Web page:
Automatically Defined Properties
IN THIS ARTICLE:
Introduction to Auto Properties
In addition to being able to manually define properties, LogicMonitor provides support for automatically setting properties both at the device level as well as at the DataSource instance level.
Common Use Cases for Auto Properties
Why would I use an automatically defined property? Here are some of the common use cases:
- I want to track device serial numbers for integration with my configuration management database (CMDB).
Serial numbers for your systems can be polled as part of the device discovery process and stored directly within LogicMonitor. Your CMDB can then integrate with LogicMonitor's APIs to retrieve this data in a normalized format.
- I want to store additional data about devices and instances to facilitate root-cause analysis.
On a storage system, you might want to store the performance characteristics of each of the disks/volumes/storage pools. Or on a switch one might want to store the speed of each interface. Alternately you may want to store the device's operating system version, or firmware version. By storing these additional details within LogicMonitor, you can more easily determine how to address an alert condition.
- I want to automatically assign DataSources based on certain types of devices that can be identified automatically.
LogicMonitor can automatically identify many types of devices out of the box, typically using SNMP SysOID maps. But some types of systems can be identified only by querying a proprietary API. Auto properties allow you to use a script to set a property to identify the device.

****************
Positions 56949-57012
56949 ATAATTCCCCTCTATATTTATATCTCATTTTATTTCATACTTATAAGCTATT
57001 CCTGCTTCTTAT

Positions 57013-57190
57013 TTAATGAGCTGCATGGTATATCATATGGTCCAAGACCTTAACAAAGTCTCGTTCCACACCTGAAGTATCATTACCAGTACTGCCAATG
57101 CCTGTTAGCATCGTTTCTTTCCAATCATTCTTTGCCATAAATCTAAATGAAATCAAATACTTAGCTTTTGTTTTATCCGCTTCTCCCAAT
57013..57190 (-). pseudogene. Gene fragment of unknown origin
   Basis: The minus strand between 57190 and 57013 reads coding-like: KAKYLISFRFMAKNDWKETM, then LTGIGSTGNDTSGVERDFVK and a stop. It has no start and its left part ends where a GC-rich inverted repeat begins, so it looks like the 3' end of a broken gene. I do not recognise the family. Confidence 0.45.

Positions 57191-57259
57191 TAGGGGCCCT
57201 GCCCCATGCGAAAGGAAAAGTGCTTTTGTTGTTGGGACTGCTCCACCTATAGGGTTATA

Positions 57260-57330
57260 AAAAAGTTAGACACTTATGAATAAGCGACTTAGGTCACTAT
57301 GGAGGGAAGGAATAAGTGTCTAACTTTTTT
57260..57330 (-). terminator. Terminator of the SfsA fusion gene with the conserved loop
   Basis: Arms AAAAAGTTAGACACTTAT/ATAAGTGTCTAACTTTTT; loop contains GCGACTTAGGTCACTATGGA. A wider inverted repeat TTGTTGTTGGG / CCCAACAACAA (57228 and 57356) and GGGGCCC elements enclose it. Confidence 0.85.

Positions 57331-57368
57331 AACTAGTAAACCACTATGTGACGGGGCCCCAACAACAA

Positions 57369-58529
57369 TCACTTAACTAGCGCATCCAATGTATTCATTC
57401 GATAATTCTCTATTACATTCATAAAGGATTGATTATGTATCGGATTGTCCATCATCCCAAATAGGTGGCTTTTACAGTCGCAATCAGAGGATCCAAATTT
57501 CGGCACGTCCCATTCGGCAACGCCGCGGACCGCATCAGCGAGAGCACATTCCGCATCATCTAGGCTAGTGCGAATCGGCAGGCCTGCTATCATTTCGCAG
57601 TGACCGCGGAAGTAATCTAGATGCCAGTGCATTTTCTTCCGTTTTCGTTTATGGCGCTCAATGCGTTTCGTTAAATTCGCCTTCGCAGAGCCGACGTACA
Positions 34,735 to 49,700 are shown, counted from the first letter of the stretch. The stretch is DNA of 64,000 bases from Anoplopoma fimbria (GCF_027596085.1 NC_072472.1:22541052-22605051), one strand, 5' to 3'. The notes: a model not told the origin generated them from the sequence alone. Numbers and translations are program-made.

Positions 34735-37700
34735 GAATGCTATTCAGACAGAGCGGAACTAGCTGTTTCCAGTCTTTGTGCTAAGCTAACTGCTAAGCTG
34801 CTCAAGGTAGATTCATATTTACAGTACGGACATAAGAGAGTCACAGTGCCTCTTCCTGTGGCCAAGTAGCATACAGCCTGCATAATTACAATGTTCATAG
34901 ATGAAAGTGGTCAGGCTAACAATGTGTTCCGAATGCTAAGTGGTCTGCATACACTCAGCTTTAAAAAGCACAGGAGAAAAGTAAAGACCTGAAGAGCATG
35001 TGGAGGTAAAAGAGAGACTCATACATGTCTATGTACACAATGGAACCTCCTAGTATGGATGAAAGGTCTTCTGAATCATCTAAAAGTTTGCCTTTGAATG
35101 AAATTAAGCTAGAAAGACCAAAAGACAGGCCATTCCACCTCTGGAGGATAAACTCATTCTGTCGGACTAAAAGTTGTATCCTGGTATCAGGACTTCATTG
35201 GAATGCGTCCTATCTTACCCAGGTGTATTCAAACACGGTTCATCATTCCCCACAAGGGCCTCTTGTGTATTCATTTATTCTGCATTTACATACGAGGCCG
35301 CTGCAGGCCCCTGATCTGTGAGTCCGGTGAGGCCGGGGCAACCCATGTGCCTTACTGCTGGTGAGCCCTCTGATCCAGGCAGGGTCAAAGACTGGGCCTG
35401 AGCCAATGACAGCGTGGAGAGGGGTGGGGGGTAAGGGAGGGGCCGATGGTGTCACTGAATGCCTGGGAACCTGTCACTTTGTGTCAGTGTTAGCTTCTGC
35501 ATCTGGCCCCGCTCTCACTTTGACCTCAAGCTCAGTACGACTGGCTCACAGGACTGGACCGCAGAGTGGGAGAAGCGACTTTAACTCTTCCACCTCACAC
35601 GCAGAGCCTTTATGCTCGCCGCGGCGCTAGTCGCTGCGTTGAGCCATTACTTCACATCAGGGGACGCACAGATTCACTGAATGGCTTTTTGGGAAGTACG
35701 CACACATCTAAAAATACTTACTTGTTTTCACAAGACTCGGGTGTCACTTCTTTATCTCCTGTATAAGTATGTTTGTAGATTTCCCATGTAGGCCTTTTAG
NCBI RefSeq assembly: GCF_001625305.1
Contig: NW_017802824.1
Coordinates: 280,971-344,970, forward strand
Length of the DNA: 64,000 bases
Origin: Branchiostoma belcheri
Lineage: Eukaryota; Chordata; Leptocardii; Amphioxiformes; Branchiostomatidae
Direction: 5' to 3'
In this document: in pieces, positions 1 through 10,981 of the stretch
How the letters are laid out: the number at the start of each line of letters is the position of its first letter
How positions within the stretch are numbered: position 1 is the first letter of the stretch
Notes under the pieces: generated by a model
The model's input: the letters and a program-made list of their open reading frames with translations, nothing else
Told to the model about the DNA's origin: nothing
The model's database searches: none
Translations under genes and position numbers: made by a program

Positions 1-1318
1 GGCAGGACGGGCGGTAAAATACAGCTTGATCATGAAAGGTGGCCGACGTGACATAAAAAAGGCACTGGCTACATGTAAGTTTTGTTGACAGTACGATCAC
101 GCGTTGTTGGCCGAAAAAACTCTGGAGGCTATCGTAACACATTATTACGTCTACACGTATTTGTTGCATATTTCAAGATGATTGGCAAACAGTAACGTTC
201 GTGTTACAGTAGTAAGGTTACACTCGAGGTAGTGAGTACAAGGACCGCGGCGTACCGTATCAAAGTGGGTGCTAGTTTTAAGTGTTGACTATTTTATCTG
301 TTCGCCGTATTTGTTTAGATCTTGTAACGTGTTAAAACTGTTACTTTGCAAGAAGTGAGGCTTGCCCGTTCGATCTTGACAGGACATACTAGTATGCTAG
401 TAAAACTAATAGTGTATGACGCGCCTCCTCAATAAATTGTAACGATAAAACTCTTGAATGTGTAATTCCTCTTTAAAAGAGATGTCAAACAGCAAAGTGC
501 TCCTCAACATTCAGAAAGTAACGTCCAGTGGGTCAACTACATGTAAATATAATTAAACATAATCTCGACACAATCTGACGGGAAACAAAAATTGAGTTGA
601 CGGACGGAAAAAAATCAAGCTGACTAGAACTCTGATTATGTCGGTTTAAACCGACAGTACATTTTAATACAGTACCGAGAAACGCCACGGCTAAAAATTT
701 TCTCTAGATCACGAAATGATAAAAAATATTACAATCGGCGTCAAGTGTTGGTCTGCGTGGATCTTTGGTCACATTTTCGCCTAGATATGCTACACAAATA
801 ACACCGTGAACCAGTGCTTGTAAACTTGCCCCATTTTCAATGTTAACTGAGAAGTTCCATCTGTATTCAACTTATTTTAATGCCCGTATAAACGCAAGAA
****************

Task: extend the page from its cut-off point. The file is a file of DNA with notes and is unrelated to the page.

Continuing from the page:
Setting Auto Properties for Devices
PropertySources are used to set properties at the device level based on the output of a Groovy script. Essentially, you write a script that will interact with your device, determine one or more properties as key-value pairs, and then output the properties in the format of key.name=value, one per line. Examples include:
When these properties are assigned to a device, the property names are prefixed with "auto." to designate that they've been set automatically rather than manually (i.e. via the UI).
Note: See Creating PropertySources for more details on using PropertySources.
Setting Auto Properties for Instances
Instance auto properties, which represent information about a specific monitored instance, are gathered as part of the Active Discovery process.
Once defined, an instance property can either be referenced within the Info tab of a monitored instance or in a calculation within a Groovy complex datapoint. In the latter use case, you'll reference your instance property value as instanceProps.get("auto.PropertyName").
Note: In addition to gathering instance properties via Active Discovery, you can also manually assign properties to instances, as discussed in Instance Properties.